Graveyards are widely known among orchidologists as finding places of several orchid species in Turkey, including some very rare and localised ones. Graveyards provide places that are less strongly affected by landscape-altering human activities than other habitats because of their special cultural roles and religious privileges. In this study we performed a comprehensive survey of Turkish graveyards as orchid habitats. In total, 300 graveyards were studied in 30 provinces of Turkey in 2014. 84 orchid taxa (almost half of the known Turkish orchid flora) were found in 208 graveyards. From the studied provinces two south-southwestern provinces (Muğla, Antalya) emerged as peaks of species richness. This finding is in accordance with the overall biogeographical pattern of orchid diversity in Turkey. Our survey also contributes new floristic data to the orchid flora of Turkey. We documented salep collection in 10 graveyards from six provinces involving nine species. Altogether, we found orchids in 69% of the inspected graveyards, allowing us to conclude that the occurrence of orchids in Turkish graveyards is not a rare phenomenon. Thus, graveyards can be important refuges for orchids in the changing economical and agricultural circumstances of Turkey.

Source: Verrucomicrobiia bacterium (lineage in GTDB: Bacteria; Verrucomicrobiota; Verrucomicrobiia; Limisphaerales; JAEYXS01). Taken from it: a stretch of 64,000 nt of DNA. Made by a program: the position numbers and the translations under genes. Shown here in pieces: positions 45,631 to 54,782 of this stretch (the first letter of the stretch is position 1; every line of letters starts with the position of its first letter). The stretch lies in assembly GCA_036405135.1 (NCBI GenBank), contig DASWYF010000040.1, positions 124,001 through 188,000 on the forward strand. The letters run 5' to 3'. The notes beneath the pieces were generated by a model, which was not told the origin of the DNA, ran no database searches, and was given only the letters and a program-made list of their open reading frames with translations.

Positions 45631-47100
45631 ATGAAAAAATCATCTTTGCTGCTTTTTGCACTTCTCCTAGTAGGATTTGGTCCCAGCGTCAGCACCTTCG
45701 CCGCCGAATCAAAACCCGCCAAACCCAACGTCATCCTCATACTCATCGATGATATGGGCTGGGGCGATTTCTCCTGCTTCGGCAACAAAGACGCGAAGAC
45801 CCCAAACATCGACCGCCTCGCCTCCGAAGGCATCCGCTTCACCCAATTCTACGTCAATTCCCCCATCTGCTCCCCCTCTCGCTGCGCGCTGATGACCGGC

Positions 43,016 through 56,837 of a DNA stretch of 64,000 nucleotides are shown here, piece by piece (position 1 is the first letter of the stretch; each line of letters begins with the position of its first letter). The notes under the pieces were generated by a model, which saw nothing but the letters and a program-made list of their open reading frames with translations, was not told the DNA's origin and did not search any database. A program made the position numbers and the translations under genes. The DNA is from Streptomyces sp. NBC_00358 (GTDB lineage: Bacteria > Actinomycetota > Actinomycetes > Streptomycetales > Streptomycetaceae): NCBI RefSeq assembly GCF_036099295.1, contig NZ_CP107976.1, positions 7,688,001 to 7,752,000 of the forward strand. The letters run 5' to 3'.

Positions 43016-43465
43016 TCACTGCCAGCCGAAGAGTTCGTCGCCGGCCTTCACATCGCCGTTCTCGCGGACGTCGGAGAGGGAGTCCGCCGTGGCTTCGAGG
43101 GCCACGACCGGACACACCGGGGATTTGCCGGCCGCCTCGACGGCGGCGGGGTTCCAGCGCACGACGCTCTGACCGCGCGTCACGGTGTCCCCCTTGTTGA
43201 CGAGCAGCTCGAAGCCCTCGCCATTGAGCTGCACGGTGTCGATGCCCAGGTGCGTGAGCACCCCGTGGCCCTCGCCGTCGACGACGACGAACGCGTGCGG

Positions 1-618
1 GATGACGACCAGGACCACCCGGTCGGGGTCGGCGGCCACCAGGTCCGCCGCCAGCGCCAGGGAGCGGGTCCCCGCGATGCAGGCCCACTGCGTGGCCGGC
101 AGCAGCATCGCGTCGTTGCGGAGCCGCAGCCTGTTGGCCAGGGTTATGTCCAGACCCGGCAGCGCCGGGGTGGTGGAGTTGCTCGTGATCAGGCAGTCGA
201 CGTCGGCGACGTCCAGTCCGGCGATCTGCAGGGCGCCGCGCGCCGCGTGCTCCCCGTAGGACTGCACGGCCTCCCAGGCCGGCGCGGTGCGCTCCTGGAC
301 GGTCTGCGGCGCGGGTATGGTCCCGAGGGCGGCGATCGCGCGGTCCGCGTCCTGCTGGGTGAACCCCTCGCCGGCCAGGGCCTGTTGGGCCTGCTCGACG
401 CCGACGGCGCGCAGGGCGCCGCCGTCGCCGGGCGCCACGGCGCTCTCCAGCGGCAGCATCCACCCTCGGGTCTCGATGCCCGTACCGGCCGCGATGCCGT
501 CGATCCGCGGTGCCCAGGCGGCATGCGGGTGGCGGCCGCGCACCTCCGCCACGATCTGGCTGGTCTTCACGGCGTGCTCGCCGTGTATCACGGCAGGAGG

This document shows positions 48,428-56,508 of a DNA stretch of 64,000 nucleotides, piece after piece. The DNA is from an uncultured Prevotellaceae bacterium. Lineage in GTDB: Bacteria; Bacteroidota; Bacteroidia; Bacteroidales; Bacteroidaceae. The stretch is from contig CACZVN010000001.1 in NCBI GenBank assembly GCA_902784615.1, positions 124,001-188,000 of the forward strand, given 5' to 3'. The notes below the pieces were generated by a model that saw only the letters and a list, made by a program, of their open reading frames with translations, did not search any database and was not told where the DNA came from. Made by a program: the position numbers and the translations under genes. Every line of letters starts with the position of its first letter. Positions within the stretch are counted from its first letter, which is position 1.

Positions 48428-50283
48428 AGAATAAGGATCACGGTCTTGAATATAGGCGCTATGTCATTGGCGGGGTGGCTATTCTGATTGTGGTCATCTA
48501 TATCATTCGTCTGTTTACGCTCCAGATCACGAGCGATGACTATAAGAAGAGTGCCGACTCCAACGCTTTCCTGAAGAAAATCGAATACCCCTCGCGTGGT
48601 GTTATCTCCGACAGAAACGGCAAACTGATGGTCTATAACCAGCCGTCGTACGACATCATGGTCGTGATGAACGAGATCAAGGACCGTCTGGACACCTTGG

Asia minor, cemetery, flora of Turkey, Near East, Orchidaceae, salep, SW Asia

E. Vojtkó et al. (2015) Acta Biologica Hungarica

E. Vojtkó A., Sonkoly J., Lukács B. A. & Molnár V. A. (2015): Factors affecting reproductive success in three entomophilous orchid species in Hungary. Acta Biologica Hungarica 66(2): 231–241.

The reproductive success of orchids is traditionally estimated by determining the fruit-set of individuals. Here, we investigated both the fruit and the seed production of three orchid species and the factors that may affect individual fruit-set, like pollination strategy, individual traits or the annual amount of precipitation. The species (Dactylorhiza sambucina (L.) Soó, Dactylorhiza majalis (Rchb.) P. F. Hunt & Summerhayes and Platanthera bifolia (L.) L. C. M. Richard) were studied in three consecutive years (2010–2012) in the Bükk Mountains, Hungary. All the three species were proved to be non-autogamous by a bagging experiment. Data analyses showed significant differences between seed numbers but not between fruit-sets of species. There was no statistical difference in individual reproductive success between wet and dry years however, the effect of the annual amount of precipitation is significant on the population level. Comparison of published fruit-set data revealed accordance with our results in P. bifolia, but not in D. sambucina and D. majalis. We assume that the surprisingly high fruit-set values of the two Dactylorhiza species may be due to the fact that the pollination crisis reported from Western European countries may not be an actual problem in the Bükk Mountains, Hungary.